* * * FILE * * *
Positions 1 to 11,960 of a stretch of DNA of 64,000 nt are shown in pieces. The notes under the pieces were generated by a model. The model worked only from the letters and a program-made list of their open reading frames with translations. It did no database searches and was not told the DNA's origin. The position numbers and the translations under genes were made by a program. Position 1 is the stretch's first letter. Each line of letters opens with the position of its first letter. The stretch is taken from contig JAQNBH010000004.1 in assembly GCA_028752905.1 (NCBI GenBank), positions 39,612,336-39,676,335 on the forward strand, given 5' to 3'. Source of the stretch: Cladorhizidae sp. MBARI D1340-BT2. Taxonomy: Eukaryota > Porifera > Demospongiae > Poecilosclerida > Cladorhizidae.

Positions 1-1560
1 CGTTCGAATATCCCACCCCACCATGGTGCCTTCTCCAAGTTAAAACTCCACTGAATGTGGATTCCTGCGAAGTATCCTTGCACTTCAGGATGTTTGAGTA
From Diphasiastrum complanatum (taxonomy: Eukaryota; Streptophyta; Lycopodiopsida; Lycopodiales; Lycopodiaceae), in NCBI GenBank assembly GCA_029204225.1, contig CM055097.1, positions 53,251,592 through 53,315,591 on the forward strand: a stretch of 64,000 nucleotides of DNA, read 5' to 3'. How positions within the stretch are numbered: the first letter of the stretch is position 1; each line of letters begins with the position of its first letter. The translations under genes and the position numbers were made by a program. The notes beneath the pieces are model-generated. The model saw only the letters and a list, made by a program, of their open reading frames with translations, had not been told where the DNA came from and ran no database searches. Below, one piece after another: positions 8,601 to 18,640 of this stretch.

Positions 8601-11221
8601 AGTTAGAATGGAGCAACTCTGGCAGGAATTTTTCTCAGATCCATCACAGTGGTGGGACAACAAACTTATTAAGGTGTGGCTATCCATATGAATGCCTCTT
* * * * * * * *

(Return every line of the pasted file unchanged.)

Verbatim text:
Positions 1 to 11,960 of a stretch of DNA of 64,000 nt are shown in pieces. The notes under the pieces were generated by a model. The model worked only from the letters and a program-made list of their open reading frames with translations. It did no database searches and was not told the DNA's origin. The position numbers and the translations under genes were made by a program. Position 1 is the stretch's first letter. Each line of letters opens with the position of its first letter. The stretch is taken from contig JAQNBH010000004.1 in assembly GCA_028752905.1 (NCBI GenBank), positions 39,612,336-39,676,335 on the forward strand, given 5' to 3'. Source of the stretch: Cladorhizidae sp. MBARI D1340-BT2. Taxonomy: Eukaryota > Porifera > Demospongiae > Poecilosclerida > Cladorhizidae.

Positions 1-1560
1 CGTTCGAATATCCCACCCCACCATGGTGCCTTCTCCAAGTTAAAACTCCACTGAATGTGGATTCCTGCGAAGTATCCTTGCACTTCAGGATGTTTGAGTA
From Diphasiastrum complanatum (taxonomy: Eukaryota; Streptophyta; Lycopodiopsida; Lycopodiales; Lycopodiaceae), in NCBI GenBank assembly GCA_029204225.1, contig CM055097.1, positions 53,251,592 through 53,315,591 on the forward strand: a stretch of 64,000 nucleotides of DNA, read 5' to 3'. How positions within the stretch are numbered: the first letter of the stretch is position 1; each line of letters begins with the position of its first letter. The translations under genes and the position numbers were made by a program. The notes beneath the pieces are model-generated. The model saw only the letters and a list, made by a program, of their open reading frames with translations, had not been told where the DNA came from and ran no database searches. Below, one piece after another: positions 8,601 to 18,640 of this stretch.

Positions 8601-11221
8601 AGTTAGAATGGAGCAACTCTGGCAGGAATTTTTCTCAGATCCATCACAGTGGTGGGACAACAAACTTATTAAGGTGTGGCTATCCATATGAATGCCTCTT